Neuroscientists have finally found a way to predict whether kids will be druggies when they grow up. It turns out that it largely depends on one factor: how much they love money.
A new study posits that adolescents basically fit into one of two categories. Either they have “novelty-seeking tendencies” (they’re motivated primarily by stimulation) or “reward anticipation” (they’re motivated primarily by receiving money). The ones who get off on money don’t seem to need other “novelty” stimulations in their life as much. The ones who don’t get jazzed by money need some other way to get their kicks.
This is not a psychological difference. It’s a physical difference in the brain.
The study went like this: an international research team took brain scan data from the IMAGEN Consortium which took MRIs of 144 14 year-olds. While they were getting their brain peaked at, the adolescents completed a “Monetary Incentive Delay Task” which measured the activity in the brain when it responds to being rewarded with money.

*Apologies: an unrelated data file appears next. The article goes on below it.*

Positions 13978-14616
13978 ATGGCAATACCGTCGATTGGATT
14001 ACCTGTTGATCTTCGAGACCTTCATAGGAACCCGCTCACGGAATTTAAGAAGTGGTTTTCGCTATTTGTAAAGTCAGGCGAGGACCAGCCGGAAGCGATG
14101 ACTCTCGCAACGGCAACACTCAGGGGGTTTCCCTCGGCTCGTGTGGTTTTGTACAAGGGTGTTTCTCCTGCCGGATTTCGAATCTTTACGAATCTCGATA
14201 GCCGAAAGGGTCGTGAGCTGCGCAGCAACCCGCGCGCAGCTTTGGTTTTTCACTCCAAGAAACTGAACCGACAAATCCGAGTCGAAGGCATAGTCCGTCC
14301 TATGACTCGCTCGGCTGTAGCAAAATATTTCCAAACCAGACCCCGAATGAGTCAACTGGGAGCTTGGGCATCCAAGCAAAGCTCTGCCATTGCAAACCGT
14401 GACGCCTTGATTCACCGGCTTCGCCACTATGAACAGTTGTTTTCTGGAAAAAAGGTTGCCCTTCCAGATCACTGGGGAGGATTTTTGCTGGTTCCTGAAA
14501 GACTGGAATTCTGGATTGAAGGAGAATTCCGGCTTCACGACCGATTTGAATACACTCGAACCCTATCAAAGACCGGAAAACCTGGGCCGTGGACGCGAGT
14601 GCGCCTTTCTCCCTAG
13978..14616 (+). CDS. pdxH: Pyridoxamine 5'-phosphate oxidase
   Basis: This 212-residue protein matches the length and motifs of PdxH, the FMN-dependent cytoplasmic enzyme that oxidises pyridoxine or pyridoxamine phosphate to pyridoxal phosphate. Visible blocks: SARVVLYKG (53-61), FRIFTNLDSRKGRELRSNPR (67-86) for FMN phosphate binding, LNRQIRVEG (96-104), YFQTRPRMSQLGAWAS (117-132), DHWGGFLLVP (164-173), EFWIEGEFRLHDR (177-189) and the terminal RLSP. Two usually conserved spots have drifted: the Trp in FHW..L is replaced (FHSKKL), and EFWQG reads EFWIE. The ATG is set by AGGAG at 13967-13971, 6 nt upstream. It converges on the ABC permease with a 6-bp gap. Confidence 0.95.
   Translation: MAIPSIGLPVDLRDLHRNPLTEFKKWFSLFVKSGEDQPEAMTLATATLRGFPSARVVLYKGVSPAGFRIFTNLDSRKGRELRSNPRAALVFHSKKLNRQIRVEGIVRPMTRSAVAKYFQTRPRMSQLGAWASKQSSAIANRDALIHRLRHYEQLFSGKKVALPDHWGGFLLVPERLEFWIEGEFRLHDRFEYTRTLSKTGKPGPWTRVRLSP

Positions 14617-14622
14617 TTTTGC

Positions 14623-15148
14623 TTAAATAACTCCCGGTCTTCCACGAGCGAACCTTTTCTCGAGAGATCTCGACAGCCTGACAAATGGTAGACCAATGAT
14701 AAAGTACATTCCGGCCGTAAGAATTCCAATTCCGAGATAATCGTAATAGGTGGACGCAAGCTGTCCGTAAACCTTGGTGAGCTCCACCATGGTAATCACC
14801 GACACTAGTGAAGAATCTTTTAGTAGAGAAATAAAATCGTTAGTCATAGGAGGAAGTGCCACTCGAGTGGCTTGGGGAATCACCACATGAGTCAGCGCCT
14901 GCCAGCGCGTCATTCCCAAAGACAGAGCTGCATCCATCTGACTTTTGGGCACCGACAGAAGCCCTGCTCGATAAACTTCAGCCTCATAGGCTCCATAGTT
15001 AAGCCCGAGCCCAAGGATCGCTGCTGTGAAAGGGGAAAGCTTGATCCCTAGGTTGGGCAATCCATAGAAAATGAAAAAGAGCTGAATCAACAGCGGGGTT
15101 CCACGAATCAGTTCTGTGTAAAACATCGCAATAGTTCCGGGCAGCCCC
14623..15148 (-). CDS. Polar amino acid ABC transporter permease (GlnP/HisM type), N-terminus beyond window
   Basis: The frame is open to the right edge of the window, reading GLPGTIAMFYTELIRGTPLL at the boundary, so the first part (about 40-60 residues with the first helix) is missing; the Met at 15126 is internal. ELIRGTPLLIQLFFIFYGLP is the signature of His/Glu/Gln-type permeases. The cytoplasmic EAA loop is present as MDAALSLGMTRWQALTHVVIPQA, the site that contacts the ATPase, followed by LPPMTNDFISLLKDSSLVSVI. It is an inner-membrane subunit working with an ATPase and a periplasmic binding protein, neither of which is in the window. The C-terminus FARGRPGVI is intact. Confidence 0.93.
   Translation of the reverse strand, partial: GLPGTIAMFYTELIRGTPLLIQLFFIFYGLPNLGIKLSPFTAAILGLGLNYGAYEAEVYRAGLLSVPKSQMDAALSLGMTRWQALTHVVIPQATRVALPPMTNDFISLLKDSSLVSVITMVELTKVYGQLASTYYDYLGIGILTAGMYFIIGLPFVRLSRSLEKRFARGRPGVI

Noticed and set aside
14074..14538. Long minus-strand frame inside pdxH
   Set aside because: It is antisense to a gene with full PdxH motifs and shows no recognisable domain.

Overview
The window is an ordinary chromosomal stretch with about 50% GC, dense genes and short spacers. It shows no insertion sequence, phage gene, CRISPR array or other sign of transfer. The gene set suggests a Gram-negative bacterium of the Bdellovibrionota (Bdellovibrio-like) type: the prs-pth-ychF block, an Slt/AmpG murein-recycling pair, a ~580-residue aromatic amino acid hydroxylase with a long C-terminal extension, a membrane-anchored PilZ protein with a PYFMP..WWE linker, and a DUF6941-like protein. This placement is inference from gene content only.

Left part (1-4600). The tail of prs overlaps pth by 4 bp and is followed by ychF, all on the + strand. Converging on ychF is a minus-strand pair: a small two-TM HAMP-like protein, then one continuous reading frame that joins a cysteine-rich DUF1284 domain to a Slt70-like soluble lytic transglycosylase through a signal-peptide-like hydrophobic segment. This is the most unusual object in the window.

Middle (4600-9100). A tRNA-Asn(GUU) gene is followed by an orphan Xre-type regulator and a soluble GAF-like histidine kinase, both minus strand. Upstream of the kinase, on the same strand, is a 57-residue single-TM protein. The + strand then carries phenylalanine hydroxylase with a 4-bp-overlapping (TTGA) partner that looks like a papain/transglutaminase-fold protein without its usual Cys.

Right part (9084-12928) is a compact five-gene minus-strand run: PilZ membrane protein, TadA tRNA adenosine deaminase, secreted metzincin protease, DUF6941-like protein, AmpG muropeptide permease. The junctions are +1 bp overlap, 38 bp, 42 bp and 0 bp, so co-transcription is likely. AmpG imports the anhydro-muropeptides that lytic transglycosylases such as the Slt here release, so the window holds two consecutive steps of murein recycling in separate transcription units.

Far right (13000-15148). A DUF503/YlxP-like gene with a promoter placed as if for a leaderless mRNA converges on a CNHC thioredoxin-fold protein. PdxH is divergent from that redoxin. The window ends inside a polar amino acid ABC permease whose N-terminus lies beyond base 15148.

The substance use of these adolescents was then measured as they became teenagers. And it turned out the ones who weren’t as into money were more into drug use, and vice-versa. The results were published in the journal Nature.
“We found that at age 14, high novelty seekers who had less of a neural response to anticipated reward were more likely to use substances at age 16,” Brian Knutson, one of the researchers of the study and works at Stanford University, told WIRED.
By “substances” Knutson means tobacco, alcohol, and cannabis. Not the hard stuff, which is much rarer in those studied.
This provides insights into teenage thinking, but still leaves many questions. For instance, is it possible for teens to be motivated by something other than drugs or money?
The adolescents with “novelty-seeking tendencies,” the druggies, are also the ones most likely to get into humanity-beneficial behavior like scientific research. That’s why today’s researchers want to figure out a way to rewire the brains of these potential geniuses/burnouts with “more powerful but alternative rewarding activities,” as Knutson said.
Photo via Flickr user Chris Potter